JPost Editorial: Pollard’s time

By
January 19, 2017 21:01

We are asking Obama to consider one more commutation – that of Jonathan Pollard.

3 minute read.



Jonathan and Esther Pollard

Jonathan and Esther Pollard. (photo credit: Courtesy)

 By the time US President Barack Obama reads this editorial he will be winding up the last few hours of his presidency. During his last days in office, Obama has used his clemency power to commute the prison sentence of Chelsea Manning, a former US Army analyst who was convicted of espionage in July 2013 by a military court after she turned over a massive cache of defense and diplomatic records to the organization WikiLeaks.

Obama has granted a total of 1,385 commutations, establishing himself as the most clement president in recent history. Obama has issued the most combined commutations and pardons of any president since Harry Truman, and more than Reagan, Clinton and both Bushes combined.

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We are asking Obama to consider one more commutation – that of Jonathan Pollard, a US Navy civilian intelligence analyst who spied for Israel over a span of 18 months in the 1980s.

Pollard has paid his price. Before being paroled in 2015 and placed under highly restrictive conditions, he spent more than 10,000 days in a series of maximum and medium-security prisons. After being sentenced, he was incarcerated in a federal prison hospital in Springfield, Missouri, where he was reportedly “routinely deprived of his clothing and his eyeglasses in attempts to humiliate and ‘break’ him.”

In 1988, he was transferred to a maximum security prison in Marion, Illinois, where he remained in solitary confinement until 1993, when he was moved to a medium- security facility in Butner, North Carolina.

What’s more, Pollard was never tried in a court of law.

Abiding by the prosecution’s terms, Pollard cooperated with FBI investigators and pleaded guilty to one count of espionage, conspiring to deliver national defense information to a foreign government. The prosecution for its part requested a “substantial” prison term instead of life in prison. However, the US judge, not bound by the prosecution’s plea bargain, nevertheless sentenced Pollard to life.

The judge was apparently swayed by then-secretary of defense Caspar Weinberger, who submitted a victim impact statement, and by the CIA, which produced a damage assessment.

Over the years a number of American leaders have called for Pollard’s release. In July 2015, around the time Pollard was let out of prison on parole, the assistant secretary of defense at the time of Pollard’s capture, Lawrence Korb, penned a piece in Foreign Policy titled “Let my Pollard go!” In it he argued that the claims that Pollard inflicted severe harm to US national security were “exaggerated” and have been routinely contradicted by more senior former government officials, including former vice president Dan Quayle, former deputy attorney-general Philip B. Heymann, former White House counsel Bernard Nussbaum, former US deputy national security adviser Elliott Abrams, former US secretaries of state Henry Kissinger and George Shultz and Sen. John McCain.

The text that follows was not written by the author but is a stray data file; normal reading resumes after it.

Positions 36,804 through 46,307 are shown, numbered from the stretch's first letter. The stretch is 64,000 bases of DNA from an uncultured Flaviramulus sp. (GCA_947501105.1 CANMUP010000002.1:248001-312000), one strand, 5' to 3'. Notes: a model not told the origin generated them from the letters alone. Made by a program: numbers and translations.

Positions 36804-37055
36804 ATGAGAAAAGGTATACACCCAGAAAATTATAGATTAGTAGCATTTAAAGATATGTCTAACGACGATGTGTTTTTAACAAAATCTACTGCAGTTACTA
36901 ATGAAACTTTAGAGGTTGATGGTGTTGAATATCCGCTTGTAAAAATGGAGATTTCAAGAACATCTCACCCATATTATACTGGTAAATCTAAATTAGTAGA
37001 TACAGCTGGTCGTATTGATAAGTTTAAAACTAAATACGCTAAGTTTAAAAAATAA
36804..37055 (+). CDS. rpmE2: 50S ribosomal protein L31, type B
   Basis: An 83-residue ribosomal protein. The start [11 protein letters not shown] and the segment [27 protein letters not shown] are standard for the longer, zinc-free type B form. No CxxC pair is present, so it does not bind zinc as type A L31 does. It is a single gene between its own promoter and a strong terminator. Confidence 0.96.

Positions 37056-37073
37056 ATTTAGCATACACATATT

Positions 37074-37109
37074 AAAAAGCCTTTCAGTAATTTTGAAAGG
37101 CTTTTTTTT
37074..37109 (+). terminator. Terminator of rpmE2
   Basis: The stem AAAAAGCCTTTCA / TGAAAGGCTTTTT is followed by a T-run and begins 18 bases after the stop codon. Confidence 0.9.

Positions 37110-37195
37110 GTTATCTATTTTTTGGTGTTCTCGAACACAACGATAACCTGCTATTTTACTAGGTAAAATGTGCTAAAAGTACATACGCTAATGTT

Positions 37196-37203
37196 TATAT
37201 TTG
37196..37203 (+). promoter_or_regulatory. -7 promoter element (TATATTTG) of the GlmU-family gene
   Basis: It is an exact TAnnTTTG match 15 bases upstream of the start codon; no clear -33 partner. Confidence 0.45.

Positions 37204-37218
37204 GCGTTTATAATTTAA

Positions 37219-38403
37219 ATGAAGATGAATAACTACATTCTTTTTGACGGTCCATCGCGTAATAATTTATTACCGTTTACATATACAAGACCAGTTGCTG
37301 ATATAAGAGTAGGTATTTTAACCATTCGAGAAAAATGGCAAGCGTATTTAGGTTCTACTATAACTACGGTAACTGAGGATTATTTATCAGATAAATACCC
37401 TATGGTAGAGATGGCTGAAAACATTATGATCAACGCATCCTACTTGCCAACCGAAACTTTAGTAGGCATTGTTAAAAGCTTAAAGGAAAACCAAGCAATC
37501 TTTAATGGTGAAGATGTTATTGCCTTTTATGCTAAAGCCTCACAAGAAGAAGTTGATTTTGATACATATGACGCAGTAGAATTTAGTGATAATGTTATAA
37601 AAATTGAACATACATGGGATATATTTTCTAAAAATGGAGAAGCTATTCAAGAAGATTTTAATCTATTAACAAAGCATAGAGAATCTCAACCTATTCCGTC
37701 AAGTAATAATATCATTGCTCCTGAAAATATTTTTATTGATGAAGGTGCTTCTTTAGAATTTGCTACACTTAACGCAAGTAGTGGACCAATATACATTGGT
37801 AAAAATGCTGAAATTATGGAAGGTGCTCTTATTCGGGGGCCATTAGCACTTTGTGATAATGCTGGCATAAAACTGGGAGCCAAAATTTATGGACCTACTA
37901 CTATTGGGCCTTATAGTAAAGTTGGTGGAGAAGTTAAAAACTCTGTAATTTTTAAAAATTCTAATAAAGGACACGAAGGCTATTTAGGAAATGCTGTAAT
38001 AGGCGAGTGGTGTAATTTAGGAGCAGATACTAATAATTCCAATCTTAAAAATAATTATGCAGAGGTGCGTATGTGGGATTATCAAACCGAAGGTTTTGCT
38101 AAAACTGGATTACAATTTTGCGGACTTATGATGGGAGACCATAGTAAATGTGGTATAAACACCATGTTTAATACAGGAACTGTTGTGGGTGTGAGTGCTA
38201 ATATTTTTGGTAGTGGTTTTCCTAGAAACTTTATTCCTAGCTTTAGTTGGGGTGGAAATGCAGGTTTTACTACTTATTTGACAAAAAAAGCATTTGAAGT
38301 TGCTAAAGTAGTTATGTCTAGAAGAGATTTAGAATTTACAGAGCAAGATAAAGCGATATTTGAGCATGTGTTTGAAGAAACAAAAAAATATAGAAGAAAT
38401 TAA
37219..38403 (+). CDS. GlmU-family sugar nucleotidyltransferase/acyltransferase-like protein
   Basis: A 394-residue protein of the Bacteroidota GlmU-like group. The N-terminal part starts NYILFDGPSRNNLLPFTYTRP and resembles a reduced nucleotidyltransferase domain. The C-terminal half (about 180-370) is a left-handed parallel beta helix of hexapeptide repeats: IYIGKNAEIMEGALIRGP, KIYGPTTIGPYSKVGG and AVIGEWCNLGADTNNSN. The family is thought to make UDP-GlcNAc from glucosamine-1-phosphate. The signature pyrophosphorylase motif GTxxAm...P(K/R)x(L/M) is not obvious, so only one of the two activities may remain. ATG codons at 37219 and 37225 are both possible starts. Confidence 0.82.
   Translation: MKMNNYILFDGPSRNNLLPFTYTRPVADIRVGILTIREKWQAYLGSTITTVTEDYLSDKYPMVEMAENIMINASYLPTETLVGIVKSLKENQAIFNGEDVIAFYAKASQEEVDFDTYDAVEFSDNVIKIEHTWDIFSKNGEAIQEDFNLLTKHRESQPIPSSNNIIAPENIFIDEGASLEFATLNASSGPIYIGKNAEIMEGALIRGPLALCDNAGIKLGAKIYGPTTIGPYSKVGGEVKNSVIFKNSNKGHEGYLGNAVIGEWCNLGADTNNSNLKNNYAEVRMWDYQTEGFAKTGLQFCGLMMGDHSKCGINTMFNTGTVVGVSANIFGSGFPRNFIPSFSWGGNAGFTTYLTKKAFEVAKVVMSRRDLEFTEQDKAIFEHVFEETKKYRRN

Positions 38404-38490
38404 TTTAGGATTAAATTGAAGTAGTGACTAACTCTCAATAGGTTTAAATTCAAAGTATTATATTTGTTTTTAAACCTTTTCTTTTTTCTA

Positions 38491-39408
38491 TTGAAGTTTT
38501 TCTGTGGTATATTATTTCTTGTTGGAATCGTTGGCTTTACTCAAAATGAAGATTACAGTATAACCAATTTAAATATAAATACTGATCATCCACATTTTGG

R. James Woolsey, a former director of the CIA and undersecretary of the navy, more than hinted in a July 2012 oped in The Wall Street Journal that Pollard’s heavy sentence was motivated by antisemitism. If Pollard had spied for a friendly US ally like Greece, South Korea, or the Philippines, Woolsey asked, would he have received such a harsh sentence? In comparison, Woolsey noted that the US has caught several spies from enemy countries and has given them much shorter sentences.

Obama has spent the last days of his presidency showing compassion to individuals he felt should no longer be forced to remain in prison or live under restrictive conditions. We are not asking that the outgoing US president pardon Pollard. He committed crimes against the US. However, Pollard has suffered long enough. He has paid his price to society. His sentence should be commuted so that Pollard can spend the last days of his life a free man without restrictions. Previous US presidents missed the opportunity to commute Pollard’s sentence.

Perhaps they felt Pollard had not served long enough.

But after 30 years in prison and more than a year on parole under draconian restrictions – one of which is a curfew that denies him the right to attend a synagogue – the time has come.


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